It is a privilege that they always remember him through the way I look.
Through your photographic work there is a concept that attracts a lot of attention: The relationship of the subject with space. Sometimes it seems that you isolate the characters in negative space. In others, you put them to compete with the space in which they live. Could you explain more about why this game decision in context?
It is a very interesting question. There is some ambiguity in the decisions. Normally my photography is a mixture of both things.
They are usually given by the environment in which I am shooting. At weddings, you can’t control the spaces where you have to photograph. Many times they are chaotic, there is too much information that provides nothing more than visual noise (usually during the preparations for the houses). My mind needs visual cleaning. I need simple micro spaces so that the image can be read easily.
On other occasions, the environment helps me to create beauty: for The Light, the composition, the lines, the symmetries, the spectacular landscapes … If I add the couple in that circumstance, I think it adds up.
Another key element in the photographic style you present is the use of warm color palettes. Any stories behind the way you work with color?
I have two “tricks” that I always use when shooting:
Black and White Shot: It’s RAW so no problem. Then I have the color. But in my camera preview I only see black and white. In this way I focus my attention on the Light, the composition and the moments that happen..
White balance in “Cloudy”. Forever. By always shooting in natural light, I get a consistency when editing. When I’m indoors, I know those photos will be “orange” when I develop in Lightroom, but I can easily correct them.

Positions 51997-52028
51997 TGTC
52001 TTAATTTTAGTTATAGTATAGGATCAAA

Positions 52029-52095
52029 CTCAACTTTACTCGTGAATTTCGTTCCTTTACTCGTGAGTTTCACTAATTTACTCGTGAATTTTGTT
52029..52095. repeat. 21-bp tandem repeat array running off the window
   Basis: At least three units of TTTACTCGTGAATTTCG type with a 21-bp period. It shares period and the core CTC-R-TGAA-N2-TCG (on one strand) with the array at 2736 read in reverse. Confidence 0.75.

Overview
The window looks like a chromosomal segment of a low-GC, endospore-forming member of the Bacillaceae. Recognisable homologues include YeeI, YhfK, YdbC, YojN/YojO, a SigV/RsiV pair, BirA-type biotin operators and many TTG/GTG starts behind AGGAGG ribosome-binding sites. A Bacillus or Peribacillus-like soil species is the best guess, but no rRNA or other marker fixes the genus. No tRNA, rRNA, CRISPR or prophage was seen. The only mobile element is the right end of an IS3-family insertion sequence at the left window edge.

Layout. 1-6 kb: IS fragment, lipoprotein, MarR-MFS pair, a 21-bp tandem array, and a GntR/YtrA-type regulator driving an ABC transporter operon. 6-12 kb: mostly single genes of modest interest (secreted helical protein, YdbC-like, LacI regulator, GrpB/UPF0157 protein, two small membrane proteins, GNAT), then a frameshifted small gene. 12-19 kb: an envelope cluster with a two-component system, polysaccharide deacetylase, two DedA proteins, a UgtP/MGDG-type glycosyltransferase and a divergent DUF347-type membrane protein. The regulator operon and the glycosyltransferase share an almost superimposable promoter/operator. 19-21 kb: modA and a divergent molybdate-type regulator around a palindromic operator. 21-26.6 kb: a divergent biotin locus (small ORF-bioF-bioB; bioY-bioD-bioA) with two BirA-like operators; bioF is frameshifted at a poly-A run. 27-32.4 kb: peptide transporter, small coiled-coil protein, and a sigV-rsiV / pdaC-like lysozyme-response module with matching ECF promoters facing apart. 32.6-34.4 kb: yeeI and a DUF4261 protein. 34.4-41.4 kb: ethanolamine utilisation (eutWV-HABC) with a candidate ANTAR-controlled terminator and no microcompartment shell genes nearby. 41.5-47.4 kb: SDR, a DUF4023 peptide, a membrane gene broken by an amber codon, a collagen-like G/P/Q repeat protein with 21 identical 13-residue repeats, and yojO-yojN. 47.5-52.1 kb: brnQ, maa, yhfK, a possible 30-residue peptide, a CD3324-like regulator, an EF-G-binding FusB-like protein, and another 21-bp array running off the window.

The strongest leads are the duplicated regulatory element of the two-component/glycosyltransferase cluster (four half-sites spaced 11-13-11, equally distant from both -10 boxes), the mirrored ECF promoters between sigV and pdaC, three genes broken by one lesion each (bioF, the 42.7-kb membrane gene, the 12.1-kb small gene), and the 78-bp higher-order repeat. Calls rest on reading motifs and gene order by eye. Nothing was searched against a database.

ProTip: I like to correct the saturation of red, orange and yellow to maintain a warm hue without very uncomfortable dominants.
For our readers who are entering the photographic world: What are your three tips to capture images that impact?
Find the Light that inspires you the most and wait for things to happen with that light.
Be patient and wait for something more interesting to happen.
Do not leave a photo inside. If you have an idea, give it a try. If it works, great. If not,
You can learn to improve it or understand that it was not such a good idea.
What do you think is the biggest challenge facing a wedding photographer?
For any wedding photographer, the challenge is always to excite the couple. We are capturing and creating memories that they will keep for a lifetime. Even when we are no longer in this world, that work will be there. All our motivation, knowledge and talent must be to generate something that excites them.
Wedding photography requires interacting with many types of people profiles. So social interaction is a skill that this specialty must work on. What tips can you give us for better communication with customers?
I am not the best person to give this advice because I am a bag of insecurities. 80 kilos of fear and insecurities. But what has worked for me is empathy. Not only at weddings, in life in general. Listen to them, put yourself in their shoes, help them as a person and then as photographers. That empathy builds trust and respect.
For our readers who live by the team: You can give us an overview of what kind of cameras, lenses and accessories you use.
A Canon 5D Mark IV as a body. The objectives a 24mm F1.4, 35mm F1.4, 50mm F1.2 and 85mm 1.4; all from Canon. I also have a led screen, not flash. And I use audio recorders to record different moments of the wedding. With them then I create the stories with which I present the photos of their wedding. This is where I can apply my passion for narrative the most.
If you want to know more about Daniel’s work, do not hesitate to visit the website from People Producciones, the company he founded and where he works with his wife. You can follow them on Instagram and listen the wedding stories that Daniel has recorded for the web.